A Midsummer Night's Dream by William Shakespeare

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What is the genre of A Midsummer Night's Dream?

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In the broadest sense, William Shakespeare's A Midsummer Night's Dream is a comedy. It contains elements of a classic Shakespearean comedy, including lovers who must overcome problems to be together (Hermia and Demetrius, Helena and Lysander), parental interference (Helena's father), a complex, interwoven plot lines (here, several plots and subplots involving different combinations of lovers, fairies, and townsfolk), weddings (three, actually), and a happily-ever-after resolution of the plot.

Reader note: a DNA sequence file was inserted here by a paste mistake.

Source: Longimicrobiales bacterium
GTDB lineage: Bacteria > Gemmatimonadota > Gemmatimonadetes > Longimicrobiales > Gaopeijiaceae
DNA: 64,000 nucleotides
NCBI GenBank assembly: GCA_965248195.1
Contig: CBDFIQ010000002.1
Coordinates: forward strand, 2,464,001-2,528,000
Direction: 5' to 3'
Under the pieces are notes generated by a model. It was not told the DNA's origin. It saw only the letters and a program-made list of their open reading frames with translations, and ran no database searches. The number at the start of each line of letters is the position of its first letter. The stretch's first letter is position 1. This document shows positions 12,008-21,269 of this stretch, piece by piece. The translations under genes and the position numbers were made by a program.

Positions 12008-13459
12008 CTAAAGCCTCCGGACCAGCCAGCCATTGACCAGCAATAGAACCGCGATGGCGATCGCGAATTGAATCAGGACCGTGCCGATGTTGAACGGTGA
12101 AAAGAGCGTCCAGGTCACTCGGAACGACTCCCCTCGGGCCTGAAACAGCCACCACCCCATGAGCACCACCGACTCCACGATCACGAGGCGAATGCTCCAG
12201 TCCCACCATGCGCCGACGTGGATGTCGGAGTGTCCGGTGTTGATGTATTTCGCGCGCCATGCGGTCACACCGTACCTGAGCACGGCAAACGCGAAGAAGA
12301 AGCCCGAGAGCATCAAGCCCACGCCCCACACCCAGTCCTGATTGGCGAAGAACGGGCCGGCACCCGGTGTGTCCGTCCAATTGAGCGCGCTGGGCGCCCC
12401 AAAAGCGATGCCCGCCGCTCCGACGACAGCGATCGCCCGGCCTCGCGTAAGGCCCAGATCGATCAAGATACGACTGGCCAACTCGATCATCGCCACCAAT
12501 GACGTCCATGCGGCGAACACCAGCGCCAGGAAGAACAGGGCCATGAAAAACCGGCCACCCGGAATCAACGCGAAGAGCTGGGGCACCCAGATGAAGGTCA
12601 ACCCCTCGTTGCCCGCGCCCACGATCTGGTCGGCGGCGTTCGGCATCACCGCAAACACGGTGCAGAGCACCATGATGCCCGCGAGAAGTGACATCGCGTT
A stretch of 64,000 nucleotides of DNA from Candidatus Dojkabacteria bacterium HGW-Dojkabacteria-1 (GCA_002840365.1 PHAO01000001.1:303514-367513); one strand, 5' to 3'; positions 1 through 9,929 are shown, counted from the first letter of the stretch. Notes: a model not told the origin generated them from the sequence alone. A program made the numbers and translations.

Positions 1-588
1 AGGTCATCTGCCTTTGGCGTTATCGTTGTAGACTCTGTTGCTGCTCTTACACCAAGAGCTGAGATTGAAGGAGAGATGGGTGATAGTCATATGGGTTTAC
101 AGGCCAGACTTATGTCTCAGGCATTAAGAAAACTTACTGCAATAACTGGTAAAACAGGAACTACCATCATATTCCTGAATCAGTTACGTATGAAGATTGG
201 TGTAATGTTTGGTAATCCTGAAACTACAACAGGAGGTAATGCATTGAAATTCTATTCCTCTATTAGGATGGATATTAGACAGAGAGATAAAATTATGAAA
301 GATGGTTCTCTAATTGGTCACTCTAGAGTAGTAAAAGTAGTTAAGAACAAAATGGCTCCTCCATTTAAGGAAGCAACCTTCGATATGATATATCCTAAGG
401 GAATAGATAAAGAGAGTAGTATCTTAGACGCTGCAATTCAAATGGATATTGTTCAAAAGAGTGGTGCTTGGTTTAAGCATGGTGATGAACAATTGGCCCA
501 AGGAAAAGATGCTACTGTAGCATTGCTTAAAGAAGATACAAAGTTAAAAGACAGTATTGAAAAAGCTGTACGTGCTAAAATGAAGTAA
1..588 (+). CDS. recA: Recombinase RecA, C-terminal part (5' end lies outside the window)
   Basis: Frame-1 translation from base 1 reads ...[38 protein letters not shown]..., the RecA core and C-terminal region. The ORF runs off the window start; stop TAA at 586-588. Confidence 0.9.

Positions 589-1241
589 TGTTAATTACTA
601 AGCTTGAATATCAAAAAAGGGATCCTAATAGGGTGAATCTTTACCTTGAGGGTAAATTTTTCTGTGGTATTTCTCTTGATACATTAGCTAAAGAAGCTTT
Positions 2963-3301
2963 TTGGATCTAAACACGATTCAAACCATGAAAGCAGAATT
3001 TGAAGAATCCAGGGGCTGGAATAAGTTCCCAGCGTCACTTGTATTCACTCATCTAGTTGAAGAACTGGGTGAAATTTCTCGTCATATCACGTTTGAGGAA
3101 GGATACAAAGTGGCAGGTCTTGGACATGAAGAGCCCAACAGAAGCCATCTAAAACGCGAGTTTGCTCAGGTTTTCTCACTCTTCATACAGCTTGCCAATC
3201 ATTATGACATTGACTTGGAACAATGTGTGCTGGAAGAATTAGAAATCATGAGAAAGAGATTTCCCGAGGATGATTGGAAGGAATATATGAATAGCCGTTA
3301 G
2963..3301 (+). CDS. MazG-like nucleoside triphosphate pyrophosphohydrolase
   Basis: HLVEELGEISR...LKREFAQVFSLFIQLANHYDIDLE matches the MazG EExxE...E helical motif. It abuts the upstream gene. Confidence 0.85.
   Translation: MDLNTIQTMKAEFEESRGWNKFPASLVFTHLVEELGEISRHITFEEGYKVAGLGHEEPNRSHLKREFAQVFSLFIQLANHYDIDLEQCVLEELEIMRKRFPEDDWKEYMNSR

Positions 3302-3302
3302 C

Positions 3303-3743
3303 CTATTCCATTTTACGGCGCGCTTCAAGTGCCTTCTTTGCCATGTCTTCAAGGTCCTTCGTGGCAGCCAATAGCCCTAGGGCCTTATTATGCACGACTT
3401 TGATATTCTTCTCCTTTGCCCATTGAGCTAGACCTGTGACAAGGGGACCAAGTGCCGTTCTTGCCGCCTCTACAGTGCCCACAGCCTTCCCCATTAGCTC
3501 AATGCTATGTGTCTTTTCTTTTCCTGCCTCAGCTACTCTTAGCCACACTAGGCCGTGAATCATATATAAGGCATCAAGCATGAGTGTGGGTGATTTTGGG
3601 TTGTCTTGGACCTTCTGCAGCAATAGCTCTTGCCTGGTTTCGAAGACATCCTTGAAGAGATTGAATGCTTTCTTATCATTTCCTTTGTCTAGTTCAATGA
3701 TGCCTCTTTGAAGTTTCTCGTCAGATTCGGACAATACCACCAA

A Midsummer Night's Dream also exhibits characteristics of a pastoral comedy. Although the play begins and ends the Duke's palace, and there are two scenes with the "rude mechanicals" (Quince, Snug, Bottom, Flute, Snout, and Starveling) in Quince's house, the majority of the play occurs in the forest outside Athens.

The forest in a pastoral comedy is usually an idyllic retreat from the cares and worries of city life. In A Midsummer Night's Dream , however, the forest is more a place of chaos than a place of...

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